According to the American Academy of Pediatrics and the CDC, breastfed babies are less likely to become overweight. The CDC also reports that the longer babies are breastfed, the less likely they are to become overweight as they grow older. However, many formula-fed babies grow up to be adults of healthy weight. If your child was not breastfed, it does not mean that he or she cannot achieve a healthy weight.

Children and teens

Young people generally become overweight or obese because of poor eating habits and lack of physical activity. Genetics and lifestyle also contribute to a child's weight status.

Recommendations for prevention of overweight and obesity during childhood and teens include:

Gradually work to change family eating habits and activity levels rather than focusing on a child's weight.

Be a role model. Parents who eat healthy foods and participate in physical activity set an example so that a child is more likely to do the same.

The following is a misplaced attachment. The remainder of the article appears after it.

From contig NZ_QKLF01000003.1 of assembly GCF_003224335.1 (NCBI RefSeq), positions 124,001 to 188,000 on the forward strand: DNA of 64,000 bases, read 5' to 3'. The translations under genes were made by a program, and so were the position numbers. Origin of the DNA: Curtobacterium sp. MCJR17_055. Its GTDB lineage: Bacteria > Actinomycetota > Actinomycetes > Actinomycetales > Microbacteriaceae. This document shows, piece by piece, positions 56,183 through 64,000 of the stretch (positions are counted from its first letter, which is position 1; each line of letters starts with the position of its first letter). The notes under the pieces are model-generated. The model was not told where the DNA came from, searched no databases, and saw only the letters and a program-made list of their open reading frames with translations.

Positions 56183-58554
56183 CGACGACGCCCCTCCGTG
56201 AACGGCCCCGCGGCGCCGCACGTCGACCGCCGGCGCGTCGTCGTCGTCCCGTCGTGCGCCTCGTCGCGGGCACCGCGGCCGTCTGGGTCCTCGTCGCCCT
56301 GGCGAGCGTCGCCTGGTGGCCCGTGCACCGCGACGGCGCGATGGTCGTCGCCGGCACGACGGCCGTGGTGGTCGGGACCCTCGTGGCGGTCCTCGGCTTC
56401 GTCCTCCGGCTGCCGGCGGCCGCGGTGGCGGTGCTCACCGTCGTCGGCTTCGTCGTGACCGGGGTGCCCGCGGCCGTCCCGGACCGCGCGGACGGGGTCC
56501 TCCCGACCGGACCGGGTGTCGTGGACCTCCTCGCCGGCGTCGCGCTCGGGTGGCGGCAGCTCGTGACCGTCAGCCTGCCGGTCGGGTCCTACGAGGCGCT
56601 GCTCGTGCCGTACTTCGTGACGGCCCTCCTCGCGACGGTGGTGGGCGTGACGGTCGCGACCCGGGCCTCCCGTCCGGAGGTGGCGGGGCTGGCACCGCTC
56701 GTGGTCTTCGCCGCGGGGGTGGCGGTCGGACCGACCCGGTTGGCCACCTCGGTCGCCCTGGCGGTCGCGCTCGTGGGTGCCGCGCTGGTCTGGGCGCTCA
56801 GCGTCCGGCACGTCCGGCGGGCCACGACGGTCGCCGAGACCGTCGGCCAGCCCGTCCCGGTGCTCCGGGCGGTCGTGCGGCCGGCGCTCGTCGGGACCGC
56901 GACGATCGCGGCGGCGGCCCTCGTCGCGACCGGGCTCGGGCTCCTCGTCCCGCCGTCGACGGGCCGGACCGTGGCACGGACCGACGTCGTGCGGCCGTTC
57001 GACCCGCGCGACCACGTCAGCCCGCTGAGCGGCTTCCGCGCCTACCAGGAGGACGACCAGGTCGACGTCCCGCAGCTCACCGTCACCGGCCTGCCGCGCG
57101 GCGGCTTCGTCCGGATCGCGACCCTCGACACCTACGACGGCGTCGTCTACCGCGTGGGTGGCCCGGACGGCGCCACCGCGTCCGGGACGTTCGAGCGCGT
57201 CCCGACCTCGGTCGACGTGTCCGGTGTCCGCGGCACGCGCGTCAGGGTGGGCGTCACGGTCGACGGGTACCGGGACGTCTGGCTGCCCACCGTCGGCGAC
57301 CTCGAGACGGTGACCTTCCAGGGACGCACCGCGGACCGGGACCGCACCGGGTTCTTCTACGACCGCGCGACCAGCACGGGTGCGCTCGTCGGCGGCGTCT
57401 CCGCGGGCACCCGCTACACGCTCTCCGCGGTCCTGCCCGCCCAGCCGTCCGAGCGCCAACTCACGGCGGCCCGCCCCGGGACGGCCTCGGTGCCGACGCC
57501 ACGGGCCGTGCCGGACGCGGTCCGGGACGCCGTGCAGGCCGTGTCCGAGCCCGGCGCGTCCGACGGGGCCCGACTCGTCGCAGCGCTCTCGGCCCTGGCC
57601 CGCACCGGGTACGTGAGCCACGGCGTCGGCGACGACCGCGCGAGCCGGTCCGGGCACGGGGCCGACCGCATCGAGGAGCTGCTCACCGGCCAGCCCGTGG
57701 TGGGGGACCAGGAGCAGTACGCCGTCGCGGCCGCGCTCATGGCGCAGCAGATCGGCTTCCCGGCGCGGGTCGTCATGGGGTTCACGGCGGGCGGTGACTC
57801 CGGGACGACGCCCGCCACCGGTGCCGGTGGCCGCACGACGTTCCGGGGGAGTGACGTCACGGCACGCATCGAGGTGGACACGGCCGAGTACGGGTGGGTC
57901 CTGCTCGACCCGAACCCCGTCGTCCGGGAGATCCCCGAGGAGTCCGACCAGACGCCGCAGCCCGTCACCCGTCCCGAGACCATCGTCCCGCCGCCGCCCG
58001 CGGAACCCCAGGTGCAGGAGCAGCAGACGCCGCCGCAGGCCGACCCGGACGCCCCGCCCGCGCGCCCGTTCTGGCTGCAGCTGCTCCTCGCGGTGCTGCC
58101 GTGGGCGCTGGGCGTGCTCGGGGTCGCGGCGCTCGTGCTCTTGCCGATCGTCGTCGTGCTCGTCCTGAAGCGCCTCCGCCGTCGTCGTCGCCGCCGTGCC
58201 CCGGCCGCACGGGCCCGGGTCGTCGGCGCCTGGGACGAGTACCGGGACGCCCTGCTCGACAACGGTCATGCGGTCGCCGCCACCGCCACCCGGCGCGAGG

Encourage physical activity. Children should have 60 minutes of moderate physical activity most days of the week. More than 60 minutes of activity may promote weight loss and provide weight maintenance.

Reduce "screen" time in front of the television and computer to less than 1 to 2 hours daily.

Encourage children to eat only when hungry and to eat slowly.

Don't use food as a reward or withhold food as a punishment.

Keep the refrigerator stocked with fat-free or low-fat milk, fresh fruit, and vegetables instead of soft drinks and snacks high in sugar and fat.

Serve at least 5 servings of fruits and vegetables daily.

Encourage children to drink water rather than beverages with added sugar. These include soft drinks, sports drinks, and fruit juice drinks.


Many of the strategies that produce successful weight loss and maintenance help prevent obesity. Improving eating habits and increasing physical activity play a vital role in preventing obesity. Recommendations for adults include:

Keep a food diary of what you ate, where you ate, and how you were feeling before and after you ate.